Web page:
As mentioned in the previous two posts, doing your research and pre-op activities can help the healing process along. For getting around, you may need some walking aids like cane and walker/rollator. Sometimes a wheelchair helps if you can borrow one. Many good drugstores have canes for up to $30. Membership warehouses such as Sams Club may have collapsible canes.

You may need to go through a home/inpatient program and then outpatient before you do things at home on your own. Will you go right on home after hospital discharge or will you go to a rehab facility? When I had an occupational therapist come to my house, I showed her what I could do as she listed them. The only things I could not do was put the trash out front and get down the last few steps (split level home - ground level to lower - no handrails) for the laundry.

Most important is how to get home and in the house. Driving yourself is out if you use the operated leg for driving. You may not be able to drive for about several weeks.

Wednesday, March 4, 2009

Researching Your Knee Replacement - Part 2

In Marie's Getting Prepared for a TKR post, I agree with her that preparing your living space is an important thing. Not doing so can really cause problems. At first, I thought steps were going to be a problem, but I didn't have to worry. Going up I can do, but I go down backwards. The rehab center's physical therapists agreed with me when I said that I'd be able to better use the steps after the other knee was done.

Don't forget the bathroom. A commode chair with handgrips and a shower seat can help BIG TIME! Bed Bath and Beyond may have a grab bar that uses suction cups. You can get a handheld shower head as well as a tub bar. Plastic lawn chairs are great. I used one when I had my arthroscopy on both knees in 1994 and 1995. Check ebay and Craigs List including other auction/seller sites, but be careful of what you're getting and ASK QUESTIONS of the seller.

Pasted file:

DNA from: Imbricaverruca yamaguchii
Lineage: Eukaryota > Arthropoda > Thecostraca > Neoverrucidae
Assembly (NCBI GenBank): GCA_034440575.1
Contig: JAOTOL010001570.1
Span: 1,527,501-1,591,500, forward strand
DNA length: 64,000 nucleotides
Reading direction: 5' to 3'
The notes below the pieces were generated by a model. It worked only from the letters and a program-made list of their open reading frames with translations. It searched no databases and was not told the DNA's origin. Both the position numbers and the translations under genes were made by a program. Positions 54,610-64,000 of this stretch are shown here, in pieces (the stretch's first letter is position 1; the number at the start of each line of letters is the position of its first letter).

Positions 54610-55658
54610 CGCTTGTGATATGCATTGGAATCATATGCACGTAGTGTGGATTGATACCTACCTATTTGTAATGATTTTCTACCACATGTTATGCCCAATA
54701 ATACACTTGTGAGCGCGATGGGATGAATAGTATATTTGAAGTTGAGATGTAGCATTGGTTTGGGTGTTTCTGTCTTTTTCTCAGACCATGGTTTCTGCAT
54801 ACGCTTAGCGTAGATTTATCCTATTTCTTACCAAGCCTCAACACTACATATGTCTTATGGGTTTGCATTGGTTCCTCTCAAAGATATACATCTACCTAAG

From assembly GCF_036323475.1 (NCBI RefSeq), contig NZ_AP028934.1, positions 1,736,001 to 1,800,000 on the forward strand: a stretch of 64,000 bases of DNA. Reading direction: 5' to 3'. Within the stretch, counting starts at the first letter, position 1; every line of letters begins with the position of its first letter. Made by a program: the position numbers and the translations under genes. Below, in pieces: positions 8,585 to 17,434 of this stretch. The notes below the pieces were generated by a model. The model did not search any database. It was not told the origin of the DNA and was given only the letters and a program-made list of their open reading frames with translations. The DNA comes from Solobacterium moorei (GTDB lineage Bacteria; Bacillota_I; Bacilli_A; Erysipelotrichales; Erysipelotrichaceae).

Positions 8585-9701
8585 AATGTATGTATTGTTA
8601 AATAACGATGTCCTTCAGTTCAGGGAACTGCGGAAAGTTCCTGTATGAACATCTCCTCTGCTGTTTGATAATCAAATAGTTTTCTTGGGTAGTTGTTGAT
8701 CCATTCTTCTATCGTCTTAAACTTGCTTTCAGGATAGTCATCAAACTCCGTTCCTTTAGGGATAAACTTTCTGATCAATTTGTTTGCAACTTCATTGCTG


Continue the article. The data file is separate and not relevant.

All these things can be picked up over time before the surgery. Sure, it might drive some people nuts, but it's going to save them from having to deal with you when you need help most.

Sunday, March 1, 2009

The Rest of the Story

There was this young boy, born in Tulsa, Oklahoma, who just about grew up in newsrooms, building his own radio sets. His frequent contributions to radio and communications lent him a spot in the Radio Hall of Fame. While at KCOK in St. Louis, a girl walked into his life whom would he would marry.

When both moved to Chicago, both combined their talents into a newroom career. He created his own style of delivery while one of his radio programs, one of which was "The Rest Of The Story." He could be heard on numerous radio stations and had many more fans. Each story described a certain well-known person in history, ending with him revealing who he just described, with a " you know the rest of the story." If you missed the broadcasts, he published "The Rest Of The Story." I read them years ago, and they're quite a good read since I couldn't understand the radio what with my hearing loss.

He was one of 14 recipients of the presidential Medal of Freedom in 2005, given by President Bush.

He passed away February 28, 2009, at age 90 in Phoenix, Arizona.

Thanks for your contributions, Paul Harvey.

And now you know...the rest of the story.